thanks for the review--it really filled in some gaps for me and I agree with you re: the film's strengths. I would have liked more development of the Wikus guy at least. And a bit more dimension and glimpse of what motivated the wife's father--other than money and greed.
August 28, 2009
My thoughts exactly.
September 26, 2009
Nice Mario!
 
August 27, 2009
excellent write up. I do understand your analysis of the plot, and I do see why some folks may think that the screenplay may appear to be lazy because it neglected to give details as to how the aliens had destructive weapons and why they came to Earth...which is why I deducted a star from my rating; I scored this a 3.86., which I rounded up to 4 stars.



My take is that since the film has that doco-style, it is seen from the human's point of view, and we all know the press can't have the answers. It was meant to promote an atmosphere of mystery. As for the weapons, the ship was locked tight with the aliens malnourished; I wouldn't be surprised if they were prisoners. That they came to Earth with the small ship hidden suggests that "Christopher" may have fled. Remember it also probably took several years for the humans to decode their language.... I still look forward to the sequel which I suspect would see the side of the story from the aliens' viewpoint. No doubt they think humans are ugly. Despite some flaws, I still think it is a great movie. I love the adult treatment rather than stooping to the usual crowd-pleasing mechanics.
August 28, 2009
Showing the story from the aliens' perspective would have made all the difference for me and would have given the film at least a 4. And like you, I was impressed that a major studio would allow a first-time director to do a big budget alien movie that will likely not meet with mainstream success from the dumbed-down romantic comedy crowds or the MTV / Michael Bay action crowds. Overall the film is admirable but deeply flawed in its execution.
 
August 26, 2009
I had problems with it too, and I was thinking in terms of a 3.5 but rounding up to a 4 for good intentions. I just thought it was muddled and couldn't make up its mind about which movie it was. I did like it though. My main problem was that the documentary style of the beginning tipped the ending off to me in about 15 minutes--and I really hate that.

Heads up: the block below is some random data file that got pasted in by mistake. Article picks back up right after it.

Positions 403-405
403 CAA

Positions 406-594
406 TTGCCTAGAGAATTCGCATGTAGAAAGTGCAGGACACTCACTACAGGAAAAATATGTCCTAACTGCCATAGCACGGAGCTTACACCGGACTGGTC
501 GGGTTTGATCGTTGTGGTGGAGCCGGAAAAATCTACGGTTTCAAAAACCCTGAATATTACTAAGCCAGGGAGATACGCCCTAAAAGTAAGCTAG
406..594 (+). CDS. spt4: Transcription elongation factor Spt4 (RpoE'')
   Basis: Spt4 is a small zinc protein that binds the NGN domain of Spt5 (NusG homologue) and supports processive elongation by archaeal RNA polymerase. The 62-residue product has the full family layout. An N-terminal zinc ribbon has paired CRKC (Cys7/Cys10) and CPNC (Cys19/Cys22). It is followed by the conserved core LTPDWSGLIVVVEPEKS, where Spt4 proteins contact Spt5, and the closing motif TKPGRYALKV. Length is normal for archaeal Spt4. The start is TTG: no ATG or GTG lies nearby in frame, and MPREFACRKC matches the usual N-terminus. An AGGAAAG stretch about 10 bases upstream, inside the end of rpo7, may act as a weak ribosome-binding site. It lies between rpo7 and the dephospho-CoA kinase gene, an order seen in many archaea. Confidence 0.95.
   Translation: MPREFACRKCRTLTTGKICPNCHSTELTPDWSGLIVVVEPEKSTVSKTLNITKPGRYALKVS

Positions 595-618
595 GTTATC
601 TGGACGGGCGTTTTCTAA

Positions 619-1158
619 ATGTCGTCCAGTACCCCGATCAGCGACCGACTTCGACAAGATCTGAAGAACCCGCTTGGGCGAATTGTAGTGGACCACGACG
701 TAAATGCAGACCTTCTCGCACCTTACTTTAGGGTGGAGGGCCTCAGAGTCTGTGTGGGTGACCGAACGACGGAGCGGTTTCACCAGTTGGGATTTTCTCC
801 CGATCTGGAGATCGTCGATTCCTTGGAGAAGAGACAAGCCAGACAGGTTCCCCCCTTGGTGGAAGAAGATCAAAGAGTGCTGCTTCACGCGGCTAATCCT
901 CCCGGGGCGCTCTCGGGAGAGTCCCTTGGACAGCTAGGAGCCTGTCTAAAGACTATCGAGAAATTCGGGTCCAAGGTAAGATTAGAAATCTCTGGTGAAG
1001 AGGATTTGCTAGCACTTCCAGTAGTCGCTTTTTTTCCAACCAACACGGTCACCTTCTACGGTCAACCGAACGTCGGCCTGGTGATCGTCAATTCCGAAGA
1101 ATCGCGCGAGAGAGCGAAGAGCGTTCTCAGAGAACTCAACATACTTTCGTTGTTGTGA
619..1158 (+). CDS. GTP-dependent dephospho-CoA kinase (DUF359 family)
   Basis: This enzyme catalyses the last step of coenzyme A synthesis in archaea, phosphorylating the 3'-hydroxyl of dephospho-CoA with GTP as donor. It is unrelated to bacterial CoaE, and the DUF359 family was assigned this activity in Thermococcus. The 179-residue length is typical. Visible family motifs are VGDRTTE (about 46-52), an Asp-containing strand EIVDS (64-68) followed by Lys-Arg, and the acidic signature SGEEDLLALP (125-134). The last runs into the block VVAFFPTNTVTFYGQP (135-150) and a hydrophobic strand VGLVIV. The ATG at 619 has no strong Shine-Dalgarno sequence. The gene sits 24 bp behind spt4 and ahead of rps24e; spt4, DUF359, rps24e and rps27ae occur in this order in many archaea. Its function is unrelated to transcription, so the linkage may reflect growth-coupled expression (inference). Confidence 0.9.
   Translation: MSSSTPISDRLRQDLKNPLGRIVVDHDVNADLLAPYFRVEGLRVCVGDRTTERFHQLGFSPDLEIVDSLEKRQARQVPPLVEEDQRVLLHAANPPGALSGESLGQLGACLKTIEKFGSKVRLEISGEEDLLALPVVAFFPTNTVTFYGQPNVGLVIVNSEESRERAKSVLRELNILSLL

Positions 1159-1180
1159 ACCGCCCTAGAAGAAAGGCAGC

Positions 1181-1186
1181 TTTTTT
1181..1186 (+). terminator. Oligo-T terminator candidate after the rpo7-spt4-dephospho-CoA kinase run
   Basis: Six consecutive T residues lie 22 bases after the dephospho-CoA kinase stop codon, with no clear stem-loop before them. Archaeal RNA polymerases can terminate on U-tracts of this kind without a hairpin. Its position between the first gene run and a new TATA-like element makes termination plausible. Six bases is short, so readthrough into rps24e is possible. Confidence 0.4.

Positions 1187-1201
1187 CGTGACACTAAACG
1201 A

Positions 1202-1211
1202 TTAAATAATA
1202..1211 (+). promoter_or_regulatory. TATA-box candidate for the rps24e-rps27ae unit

August 26, 2009
For me the documentary-stuff wasn't a problem because it gave away the ending since I knew how this story was going to go from the very beginning... it was just obvious. For me the problem was that it was too much like other films that have come out recently. Even the last Romero film was done like that.
August 27, 2009
One of the many problems.
August 27, 2009
Well, most  importantly it's the way others talk about him. I think some may actually have used  the past tense so it's pretty easy to figure out that something has happened to him and from there it's an easy jump to the logical conclusion.  There are post event interviews with many people but not with out protagonist. Lots of little things that just give it away. But primarily it's the way the talking heads at the beginning talk about him.
August 28, 2009
Yeah, they talked about him in the past tense and anyone familiar with documentaries where the person the documentary is about has died (or in this case disappeared because he's an alien), they always start off showing them as a bumbling but lovable oaf and then dig into the depths of the character so that by the time they undergo tragedy you've developed an emotional investment in them. Also, the documentary combined interview footage from the aliens' arrival, then from Wikus' early days preparing for the eviction, and then people talking about him as though he was no longer around. So you know that the footage is culled from three time periods and that what we're seeing with Wikus has already happened essentially. Like Queenie said, they gave it away.
August 29, 2009
I hate it when they do that. Or maybe like I've said before, I've just seen to many movies and these things just jump out at me. I don't want to see them but I can't help it. When the conventions of film making aren't being followed it's usually for the most obvious reason.
 
August 26, 2009
I saw this film, and I did enjoy it. I agree with you that it was derivative, but I liked quite a bit about the way the aliens were handled. One comment I heard after the movie was "It really makes you proud to be human, doesn't it?" Yeah, it did leave that bad taste in the mouth. The one film it made me think of most was NIGHTBREED, based on Clive Barker's novel CABAL. The humans were the monsters in that one as well. Excellent review of a not to shabby movie. Well done